The media continues to report instances of fraud occurring in financial markets. The latest incident is the Wells Fargo accounts scandal, where many employees were opening new, unauthorized accounts in customer’s names to reach performance targets. The scandal seemed to be systemic, with thousands of employees perpetrating the ruse. It eventually took down the company’s Chief Executive Officer who resigned Wednesday amid media backlash and a grueling congressional inquiry.1
Since management was seemingly complicit in the Wells Fargo scandal, we should see increased scrutiny of corporate leaders by regulators and compliance officers alike. Short-term, this could take its toll on top talent pursuing Wells Fargo careers. But longer-term, a look at different types of intelligence could offer insight into this case that we can all benefit from.
Eight Different Types of Intelligence
According to a variety of academic studies, there are eight different types of intelligence.2 Here is a listing and brief overview of each:
The visual perception of the environment and the body’s orientation in it. Demonstrates sharp observational and problem solving skills through a creative and active imagination.
This involves bodily movements, where skill is assessed through hand eye coordination and dexterity. Success in sports is often a measuring stick.
Expressing oneself through music or related, creative mediums. Skills can be enhanced by playing instruments or simply listening to music.
The ability to communicate in a variety of forms. Skills can be improved through reading, writing, speaking or studying another language.
Being touch with one’s natural surroundings. May involve observing and studying the environment, including plants and animals.
This is the analytical or mathematical types of intelligence which are commonly associated with traditional “intelligence”. It involves pattern recognition and problem solving.
Sensitivities to one’s own feelings, goals and anxieties. It involves not only the recognition of these, but the ability to control them.
The ability to interact effectively with others. Recognizing and understanding other’s moods, feelings, temperament and motivation.
Charles Handy and Different Intelligences
Best-selling British author and lecturer, Charles Handy has been studying the various types of intelligence for decades. He also evaluates managerial talent using atypical methods, often employing these expanded ideas of intelligence.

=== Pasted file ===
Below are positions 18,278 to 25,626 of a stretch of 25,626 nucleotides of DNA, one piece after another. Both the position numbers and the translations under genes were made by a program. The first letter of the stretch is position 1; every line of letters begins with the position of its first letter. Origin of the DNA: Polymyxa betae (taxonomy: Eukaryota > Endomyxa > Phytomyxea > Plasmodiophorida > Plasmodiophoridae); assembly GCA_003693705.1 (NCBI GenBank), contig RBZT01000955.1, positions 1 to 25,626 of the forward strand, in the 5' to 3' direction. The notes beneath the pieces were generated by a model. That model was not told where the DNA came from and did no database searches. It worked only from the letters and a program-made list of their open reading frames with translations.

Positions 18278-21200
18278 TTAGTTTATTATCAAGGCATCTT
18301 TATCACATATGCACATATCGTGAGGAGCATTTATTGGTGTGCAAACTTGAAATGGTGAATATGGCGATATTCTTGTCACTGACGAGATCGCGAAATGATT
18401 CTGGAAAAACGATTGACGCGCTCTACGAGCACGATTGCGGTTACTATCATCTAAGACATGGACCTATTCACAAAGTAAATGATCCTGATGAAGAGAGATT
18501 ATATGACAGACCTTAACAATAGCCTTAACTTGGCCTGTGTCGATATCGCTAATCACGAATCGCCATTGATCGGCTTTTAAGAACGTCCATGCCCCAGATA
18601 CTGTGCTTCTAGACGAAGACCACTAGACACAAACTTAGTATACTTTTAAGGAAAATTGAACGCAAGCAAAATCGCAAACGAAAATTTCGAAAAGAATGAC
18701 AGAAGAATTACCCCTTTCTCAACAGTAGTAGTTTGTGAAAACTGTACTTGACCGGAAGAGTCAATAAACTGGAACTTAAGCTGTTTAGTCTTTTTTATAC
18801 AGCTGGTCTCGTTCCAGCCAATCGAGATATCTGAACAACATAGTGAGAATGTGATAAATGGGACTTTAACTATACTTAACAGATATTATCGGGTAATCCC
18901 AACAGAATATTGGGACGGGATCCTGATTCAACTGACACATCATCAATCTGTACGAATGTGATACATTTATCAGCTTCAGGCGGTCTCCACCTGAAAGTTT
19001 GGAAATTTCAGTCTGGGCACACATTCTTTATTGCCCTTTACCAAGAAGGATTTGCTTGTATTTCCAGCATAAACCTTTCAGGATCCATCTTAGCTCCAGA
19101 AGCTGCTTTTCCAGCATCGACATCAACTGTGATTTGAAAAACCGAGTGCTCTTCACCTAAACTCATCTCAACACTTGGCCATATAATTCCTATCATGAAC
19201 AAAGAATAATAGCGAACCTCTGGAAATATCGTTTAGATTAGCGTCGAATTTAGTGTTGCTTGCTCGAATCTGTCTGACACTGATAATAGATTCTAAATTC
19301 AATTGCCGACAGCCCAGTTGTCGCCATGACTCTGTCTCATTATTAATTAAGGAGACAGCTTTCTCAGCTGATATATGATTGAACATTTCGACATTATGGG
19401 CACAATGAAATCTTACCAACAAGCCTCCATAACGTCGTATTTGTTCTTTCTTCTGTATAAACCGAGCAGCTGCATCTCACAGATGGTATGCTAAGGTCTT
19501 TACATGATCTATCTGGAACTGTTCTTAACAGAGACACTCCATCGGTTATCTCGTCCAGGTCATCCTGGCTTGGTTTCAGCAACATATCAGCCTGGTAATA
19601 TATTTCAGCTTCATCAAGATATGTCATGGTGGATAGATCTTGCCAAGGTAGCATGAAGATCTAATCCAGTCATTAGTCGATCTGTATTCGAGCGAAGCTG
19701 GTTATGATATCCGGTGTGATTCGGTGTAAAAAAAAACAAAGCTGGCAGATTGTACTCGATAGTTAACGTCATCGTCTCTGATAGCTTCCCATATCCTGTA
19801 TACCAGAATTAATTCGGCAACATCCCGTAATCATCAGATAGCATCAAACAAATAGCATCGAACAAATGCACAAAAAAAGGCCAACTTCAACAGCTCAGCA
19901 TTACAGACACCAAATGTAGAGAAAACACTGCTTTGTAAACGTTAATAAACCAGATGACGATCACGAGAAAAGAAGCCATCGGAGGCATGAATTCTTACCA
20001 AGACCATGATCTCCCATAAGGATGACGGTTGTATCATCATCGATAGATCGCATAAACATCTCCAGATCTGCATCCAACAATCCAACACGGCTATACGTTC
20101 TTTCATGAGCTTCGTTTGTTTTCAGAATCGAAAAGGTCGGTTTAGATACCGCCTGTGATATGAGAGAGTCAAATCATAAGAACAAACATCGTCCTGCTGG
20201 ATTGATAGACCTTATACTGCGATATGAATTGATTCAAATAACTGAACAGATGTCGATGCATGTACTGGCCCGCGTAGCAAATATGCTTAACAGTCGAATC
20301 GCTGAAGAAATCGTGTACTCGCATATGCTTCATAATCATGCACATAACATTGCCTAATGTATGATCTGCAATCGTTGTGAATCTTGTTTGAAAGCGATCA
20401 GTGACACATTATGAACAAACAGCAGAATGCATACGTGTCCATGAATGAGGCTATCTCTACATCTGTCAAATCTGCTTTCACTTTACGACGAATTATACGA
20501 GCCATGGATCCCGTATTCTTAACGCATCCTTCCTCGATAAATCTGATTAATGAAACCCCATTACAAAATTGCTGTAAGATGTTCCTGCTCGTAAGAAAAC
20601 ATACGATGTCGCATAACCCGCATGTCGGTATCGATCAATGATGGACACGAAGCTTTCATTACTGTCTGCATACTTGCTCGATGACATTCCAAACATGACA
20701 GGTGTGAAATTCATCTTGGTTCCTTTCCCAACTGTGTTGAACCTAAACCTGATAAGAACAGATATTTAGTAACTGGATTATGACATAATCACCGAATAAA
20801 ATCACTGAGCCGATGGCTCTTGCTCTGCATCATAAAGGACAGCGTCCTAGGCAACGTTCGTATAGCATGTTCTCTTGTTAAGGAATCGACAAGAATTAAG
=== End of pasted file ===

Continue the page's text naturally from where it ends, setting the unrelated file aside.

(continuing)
Handy revealed in an interview that interpersonal intelligence is a much more important skill for managers than analytics, often the benchmark evaluation method for managers.3 This conclusion came following a case study of British secondary school children who were tasked with producing a safety video. He noticed that the successful leaders or managers on the project turned out to be those with the strongest interpersonal skills.
Since an early age, people are often made to believe that academic or analytical intelligence is the most important type of intelligence. But we all know ‘smart’ people who do not possess the best social skills. They may possess sharp analytical/logical prowess but clearly lack in terms of interpersonal skills. Frankly, it’s very difficult for managers with this deficiency to gain respect, often placing a ceiling on their upward mobility.
Handy believes one can be successful by excelling in different areas of intelligence, not just the traditional measuring stick, analytical.
Handy tells the story of soccer superstar and former English National Team captain David Beckham, who apparently wasn’t exactly known for his academic prowess.4
But few can argue that Beckham doesn’t possess remarkable kinesthetic skills on a soccer field. Also, his interpersonal skills are also outstanding or else he wouldn’t have been voted captain of the national team or gone on to have such incredible off the field success.
Another area Handy feels especially strong about is the “obsession” many managers have with shareholder value.5 This often is because compensation is tied to stock performance. When this is the case, the pressure to hit performance targets can seem overwhelming. But managers must remember there are numerous stakeholders with a vested interest in the company including customers and employees-not just equity shareholders. This is a lesson Wells Fargo could take to heart amid their current situation.
Online Masters in Finance Degree
But don’t forget, while a Master’s degree may be a pre-requisite, almost a requirement, for today’s managers, there must be an accompanying level of ‘people skills’ to go along with it. This is why selecting an online Master’s program with a certain structure is so important. Hybrid programs, encompassing both online and campus setting, are a great asset.
Notwithstanding the networking benefits, in person meetings are an invaluable experience. Finally, make sure your online Master’s program has a Capstone project, which often connects real world with academic theory
Striking the right balance between detail-oriented, analytical skills and interpersonal and leadership qualities makes all the difference for successful managers. Perhaps if Wells Fargo management had contemplated these concepts they wouldn’t be in their current predicament.